Giants old strategy isn't working but they're still winning

Bizarro Giants are finding a way to get it done

5/21/13 in MLB   |   droth   |   127 respect

Apr 27, 2013; San Diego, CA, USA; San Francisco Giants third baseman Pablo Sandoval (48) reacts after being tagged out by San Diego Padres shortstop Everth Cabrera (2) at Petco Park. The Padres won 8-7 in twelve innings. Mandatory Credit: Christopher Hanewinckel-USA TODAY SportsSomething weird is happening in San Francisco.  The formula that has won two of the last three World Series -- pitching, defense, and timely hitting -- seems like a distant memory.  The Giants just returned home from a brutal road trip but are still five games over .500 despite playing bad defense and giving up big innings right and left.

The pitching staff, the Giants calling card for most of the last decade, has been bad and has some more hard times ahead.  Matt Cain didn't get a win until the first week of May, Tim Lincecum has apparently forgotten how good he was in the playoffs last year, Barry Zito has been hit or miss and last night Ryan Vogelsong broke his pitching hand while batting during what was, by far, his best start of the season so far.

Their 4.12 team ERA is the highest of any NL team with a winning record and their .256 batting average against is fifth worst in the NL, just a shade better than the 13-32 Marlins.  Last year's studs, Matt Cain and Ryan  Vogelsong, have been at the heart of the Giants pitching woes.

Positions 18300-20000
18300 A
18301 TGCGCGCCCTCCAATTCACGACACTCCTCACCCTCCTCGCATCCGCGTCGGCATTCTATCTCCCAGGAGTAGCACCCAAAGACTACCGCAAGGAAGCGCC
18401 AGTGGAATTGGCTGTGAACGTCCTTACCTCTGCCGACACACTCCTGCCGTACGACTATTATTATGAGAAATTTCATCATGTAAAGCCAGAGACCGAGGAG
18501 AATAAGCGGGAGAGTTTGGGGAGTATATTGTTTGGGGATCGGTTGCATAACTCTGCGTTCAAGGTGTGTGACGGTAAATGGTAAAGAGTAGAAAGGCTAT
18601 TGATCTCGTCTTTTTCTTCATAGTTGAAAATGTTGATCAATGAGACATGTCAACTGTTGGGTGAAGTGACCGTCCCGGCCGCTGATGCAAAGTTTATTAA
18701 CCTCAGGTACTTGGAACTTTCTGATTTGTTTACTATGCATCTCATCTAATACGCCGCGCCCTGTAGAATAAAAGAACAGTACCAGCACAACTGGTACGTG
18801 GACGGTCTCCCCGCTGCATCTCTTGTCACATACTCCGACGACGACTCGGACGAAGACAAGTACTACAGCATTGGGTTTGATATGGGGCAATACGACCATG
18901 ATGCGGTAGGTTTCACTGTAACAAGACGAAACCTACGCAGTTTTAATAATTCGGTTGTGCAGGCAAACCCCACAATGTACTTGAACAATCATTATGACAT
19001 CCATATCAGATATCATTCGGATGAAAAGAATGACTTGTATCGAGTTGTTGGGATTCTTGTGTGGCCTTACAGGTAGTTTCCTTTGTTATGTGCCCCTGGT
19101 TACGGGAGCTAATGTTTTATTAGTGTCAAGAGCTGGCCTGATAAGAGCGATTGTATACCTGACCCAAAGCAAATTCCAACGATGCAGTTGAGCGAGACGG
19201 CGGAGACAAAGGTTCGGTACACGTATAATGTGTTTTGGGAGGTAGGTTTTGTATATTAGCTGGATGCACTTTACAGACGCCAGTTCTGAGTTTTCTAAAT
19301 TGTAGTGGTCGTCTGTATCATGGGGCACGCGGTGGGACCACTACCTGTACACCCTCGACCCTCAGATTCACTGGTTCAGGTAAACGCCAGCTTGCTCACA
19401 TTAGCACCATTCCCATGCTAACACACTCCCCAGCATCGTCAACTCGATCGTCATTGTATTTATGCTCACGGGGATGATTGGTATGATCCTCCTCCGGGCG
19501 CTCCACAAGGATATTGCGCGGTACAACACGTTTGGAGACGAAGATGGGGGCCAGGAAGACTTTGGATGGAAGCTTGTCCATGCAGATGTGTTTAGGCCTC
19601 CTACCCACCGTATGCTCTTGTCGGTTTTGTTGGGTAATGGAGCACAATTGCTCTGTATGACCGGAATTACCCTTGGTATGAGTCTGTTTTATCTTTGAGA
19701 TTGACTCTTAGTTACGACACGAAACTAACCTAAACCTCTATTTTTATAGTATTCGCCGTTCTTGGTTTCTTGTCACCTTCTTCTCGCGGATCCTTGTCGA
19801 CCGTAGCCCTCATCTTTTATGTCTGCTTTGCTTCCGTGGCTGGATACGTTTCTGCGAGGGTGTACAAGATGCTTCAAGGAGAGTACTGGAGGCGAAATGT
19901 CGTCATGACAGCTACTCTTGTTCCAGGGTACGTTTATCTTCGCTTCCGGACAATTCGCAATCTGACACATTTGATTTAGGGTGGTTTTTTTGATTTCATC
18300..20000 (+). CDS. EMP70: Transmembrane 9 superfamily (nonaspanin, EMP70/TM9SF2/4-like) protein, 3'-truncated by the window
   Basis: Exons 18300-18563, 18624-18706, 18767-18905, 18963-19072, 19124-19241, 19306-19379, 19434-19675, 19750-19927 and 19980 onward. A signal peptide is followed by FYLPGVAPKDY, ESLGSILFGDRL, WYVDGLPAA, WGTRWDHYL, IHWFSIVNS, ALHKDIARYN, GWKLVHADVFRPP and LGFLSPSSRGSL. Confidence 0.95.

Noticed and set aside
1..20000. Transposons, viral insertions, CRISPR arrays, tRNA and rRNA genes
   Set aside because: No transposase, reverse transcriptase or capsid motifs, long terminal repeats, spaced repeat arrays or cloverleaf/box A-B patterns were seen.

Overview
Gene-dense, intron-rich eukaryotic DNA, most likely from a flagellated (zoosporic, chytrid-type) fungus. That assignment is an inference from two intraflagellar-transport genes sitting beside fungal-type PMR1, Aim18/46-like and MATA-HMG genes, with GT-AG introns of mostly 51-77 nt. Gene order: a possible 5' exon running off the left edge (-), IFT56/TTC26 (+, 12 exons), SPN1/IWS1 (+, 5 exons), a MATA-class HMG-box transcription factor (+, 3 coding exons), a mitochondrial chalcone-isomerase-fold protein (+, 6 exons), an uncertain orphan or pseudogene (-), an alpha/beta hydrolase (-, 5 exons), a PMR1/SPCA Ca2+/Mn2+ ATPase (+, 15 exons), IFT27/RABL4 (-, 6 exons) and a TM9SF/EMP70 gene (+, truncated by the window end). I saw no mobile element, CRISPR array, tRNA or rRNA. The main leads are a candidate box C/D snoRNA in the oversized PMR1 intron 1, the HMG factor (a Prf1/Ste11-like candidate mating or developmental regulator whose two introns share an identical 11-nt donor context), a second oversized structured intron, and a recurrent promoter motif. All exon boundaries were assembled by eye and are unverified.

Cain's 5.43 era is more than two runs higher than his career 3.35 mark and through 56.1 innings he has already given up 13 long balls.  In 2009, he gave up just nine all season.  And Vogelsong was even worse before last night.  He has a 7.19 era and before last night's excellent start, when he gave up three hits, one walk, and no runs through five before breaking his hand, this season had been a total mess.  Now he will have about two months to heal and find his old form.

And on defense the Giants have committed the second most errors in all of baseball with 35.

This year, for the first time since the Barry Bonds and Jeff Kent era, they're relying on the bats and it's working relatively well.

They are leading the NL in hits and are second in the MLB behind Detroit.  They are third in the NL in runs and second in batting average.  In 2012, San Francisco was sixth in runs scored in the NL.

Bruce Bochy and the Giants are fortunate to be where they are given their sloppy play and poor pitching.  At 25-20, they are just a game out of first thanks to walk-offs and a fair amount of dumb luck.  But the way the team is constructed, they need the pitching to get its act together if they want to continue winning.  This accidental new look isn't going to work come September and October.
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